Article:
Natural rhythms and instrumentation find their place on the sonic journey as well.
The Daktari's track is a sinewy groove with self-assured horns, the tweak of the guitar and the smooth roll of the hand drum, with a fierce flute breaking in towards the middle of the track, while 'Revolution Poem' a synth-tinged Afrobeat gem with house elements and a fanning out of horns standing in for instrumental hooks, manages to be upbeat and lounge-worthy in the same spin. ' I want to dream about revolution. I want to live revolution,' calls the Motherland Diaspora to rise.
Experimentation on this album is fun, cross-cultural, surprising and of-a-sudden in its introduction.
Salsa Scratch, for example, true to its name is a scratch-heavy melding of Salsa, and Hiphop. Horns play a familiar melody accompanying the staccato scratch sequences, with tranquil hand-drumming adding a rooted element. Very energetic and celebratory, its experimental nature unites two closely rooted but distinct forms of expression enthusiastically.
Big Bang's slinky jazz-heavy excursion introduces scatting harmonies and blunt afrobeats framed with the lead singer's rouge-red press and curled vocals warning ' I'm back for you' in one breath, before beckoning 'Dance with me', in the next. A feverish flute fills the song's middle with a flurry of energy for twirling skirts.
Setenta's Funky Tumbaa's traditional latin rhythm changes, drum claps, and synthesized reinterpretation of masculine vocals meld into an interesting take on the immortal Michael Jackson's 'Don't stop' hook towards the song's end, while Quantic Soul Orchestra Feat Noelle Scaggs bring a feel reminiscent of the Big Fat Heavies with a softly sung percussion-dominant track touched with a bit of guitar twang in the acidic jazz mix.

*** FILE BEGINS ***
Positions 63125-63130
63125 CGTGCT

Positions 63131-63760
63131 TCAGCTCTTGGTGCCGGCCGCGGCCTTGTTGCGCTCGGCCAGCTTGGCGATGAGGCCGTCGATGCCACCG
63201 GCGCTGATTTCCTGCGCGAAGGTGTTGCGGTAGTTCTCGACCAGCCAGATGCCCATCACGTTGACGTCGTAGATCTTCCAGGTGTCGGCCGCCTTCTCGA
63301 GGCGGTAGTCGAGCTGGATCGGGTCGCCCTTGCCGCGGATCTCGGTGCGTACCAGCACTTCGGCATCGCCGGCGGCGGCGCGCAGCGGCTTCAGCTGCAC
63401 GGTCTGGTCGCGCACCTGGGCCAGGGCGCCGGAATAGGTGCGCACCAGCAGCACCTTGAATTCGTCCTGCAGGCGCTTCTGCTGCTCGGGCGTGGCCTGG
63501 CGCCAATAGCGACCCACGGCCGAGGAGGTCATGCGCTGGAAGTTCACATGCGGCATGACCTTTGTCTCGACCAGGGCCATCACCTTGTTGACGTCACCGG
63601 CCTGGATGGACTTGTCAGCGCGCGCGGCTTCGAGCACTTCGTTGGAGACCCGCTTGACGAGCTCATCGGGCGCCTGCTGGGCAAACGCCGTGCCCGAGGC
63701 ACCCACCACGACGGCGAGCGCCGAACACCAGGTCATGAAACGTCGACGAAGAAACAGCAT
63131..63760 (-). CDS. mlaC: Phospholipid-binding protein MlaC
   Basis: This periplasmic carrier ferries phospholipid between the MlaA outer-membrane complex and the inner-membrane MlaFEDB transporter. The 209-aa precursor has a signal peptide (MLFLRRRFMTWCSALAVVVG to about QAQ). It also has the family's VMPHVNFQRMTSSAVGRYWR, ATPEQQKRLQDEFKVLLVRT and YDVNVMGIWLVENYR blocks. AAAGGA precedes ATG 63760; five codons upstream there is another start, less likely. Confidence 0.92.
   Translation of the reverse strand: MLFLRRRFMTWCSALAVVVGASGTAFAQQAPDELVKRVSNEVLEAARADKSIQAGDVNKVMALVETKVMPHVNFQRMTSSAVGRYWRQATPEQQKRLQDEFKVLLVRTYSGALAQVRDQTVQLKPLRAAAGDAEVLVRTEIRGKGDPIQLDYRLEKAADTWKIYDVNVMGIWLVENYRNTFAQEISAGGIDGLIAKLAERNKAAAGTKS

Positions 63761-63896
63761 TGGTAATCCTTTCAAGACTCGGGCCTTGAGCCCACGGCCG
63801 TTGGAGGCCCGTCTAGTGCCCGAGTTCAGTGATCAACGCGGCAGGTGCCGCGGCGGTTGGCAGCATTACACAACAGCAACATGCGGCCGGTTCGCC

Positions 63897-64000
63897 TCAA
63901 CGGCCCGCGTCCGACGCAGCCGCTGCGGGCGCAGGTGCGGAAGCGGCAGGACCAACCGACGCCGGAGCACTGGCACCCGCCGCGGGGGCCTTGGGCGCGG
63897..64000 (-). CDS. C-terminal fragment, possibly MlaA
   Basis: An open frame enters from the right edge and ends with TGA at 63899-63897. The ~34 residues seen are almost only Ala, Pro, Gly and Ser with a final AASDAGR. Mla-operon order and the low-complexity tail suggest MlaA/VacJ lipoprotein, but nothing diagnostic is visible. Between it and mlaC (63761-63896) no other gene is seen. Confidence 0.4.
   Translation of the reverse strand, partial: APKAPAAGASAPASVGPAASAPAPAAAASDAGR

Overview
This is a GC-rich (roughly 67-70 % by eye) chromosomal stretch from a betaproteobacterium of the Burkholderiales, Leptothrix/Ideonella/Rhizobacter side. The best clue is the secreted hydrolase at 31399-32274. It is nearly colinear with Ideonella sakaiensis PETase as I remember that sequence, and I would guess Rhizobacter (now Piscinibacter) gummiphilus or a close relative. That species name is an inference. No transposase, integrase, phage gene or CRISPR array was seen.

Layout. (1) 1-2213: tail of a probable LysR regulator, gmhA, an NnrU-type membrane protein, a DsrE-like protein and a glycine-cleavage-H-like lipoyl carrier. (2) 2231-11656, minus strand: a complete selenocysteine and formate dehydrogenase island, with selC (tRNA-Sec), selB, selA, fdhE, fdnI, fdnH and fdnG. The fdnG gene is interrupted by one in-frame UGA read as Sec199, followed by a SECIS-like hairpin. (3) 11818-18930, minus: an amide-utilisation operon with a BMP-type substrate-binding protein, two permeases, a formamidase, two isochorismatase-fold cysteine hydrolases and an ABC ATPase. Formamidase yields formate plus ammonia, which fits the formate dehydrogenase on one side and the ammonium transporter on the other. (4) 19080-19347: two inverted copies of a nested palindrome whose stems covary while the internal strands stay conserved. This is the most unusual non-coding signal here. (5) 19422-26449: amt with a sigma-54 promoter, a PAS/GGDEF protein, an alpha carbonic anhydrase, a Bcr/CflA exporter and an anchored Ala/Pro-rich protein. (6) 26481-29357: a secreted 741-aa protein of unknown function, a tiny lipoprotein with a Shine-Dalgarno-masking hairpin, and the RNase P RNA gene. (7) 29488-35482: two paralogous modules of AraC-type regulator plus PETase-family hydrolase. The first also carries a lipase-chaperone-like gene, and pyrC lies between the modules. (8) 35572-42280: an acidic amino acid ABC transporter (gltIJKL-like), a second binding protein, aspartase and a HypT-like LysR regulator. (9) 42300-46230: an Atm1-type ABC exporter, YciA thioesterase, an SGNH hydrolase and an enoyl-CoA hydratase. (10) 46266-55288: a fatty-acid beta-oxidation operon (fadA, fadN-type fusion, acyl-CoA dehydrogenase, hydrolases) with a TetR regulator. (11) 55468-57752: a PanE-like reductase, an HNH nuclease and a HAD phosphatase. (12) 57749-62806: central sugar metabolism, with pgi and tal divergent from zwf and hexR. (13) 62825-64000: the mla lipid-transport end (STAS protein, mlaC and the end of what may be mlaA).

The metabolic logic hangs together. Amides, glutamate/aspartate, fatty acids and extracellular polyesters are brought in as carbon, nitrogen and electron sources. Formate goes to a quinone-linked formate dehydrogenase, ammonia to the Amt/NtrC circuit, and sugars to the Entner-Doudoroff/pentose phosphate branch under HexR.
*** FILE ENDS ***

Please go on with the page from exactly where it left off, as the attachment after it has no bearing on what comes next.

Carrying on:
The cd morphs from fast, to slow, to medium slow grooves throughout the cross-cultural excursion, blending genres deliciously. It's a disc you can put on mid-morning and still be enjoying well into the afternoon. Closing it out, memorable tracks like Tequila's Someone to Love open with wah-wah guitar strumming and wind instruments playing in the tradition of the 70's etheric haze with Tom Jones-like vocals. Latin rhythm infuses the song's mid-section which fades out with the wah-wah guitar that ushered it in.
Totin's 'Rumba Cultura' layered in tribal clacks, deeply hollow hand drums and the voices of male elders taking vocal reign in native tongue gives way to the final track 'Ya Nada Me Importa ' by Elenita Ruiz, which registers like the last dance of a music box ballerina, sweetly singing melancholy in latin tongue, amidst the high chiming of xylophones and subdued guitar strumming in the background. Somber in mood but sugared, its ethers close out The Connection Vol.1 with a bittersweet feeling of remembering and a faint but heart-fueled hope, that is completely fitting for most of the children who remember music, and still hold light in heart, however faint it may be, that our melancholy will be relieved and our children will know a world that abstains from bombarding it with frighteningly hollow interpretations of the soul's call to humanity through the arts.
Extremely well-done and recommended for any music collection.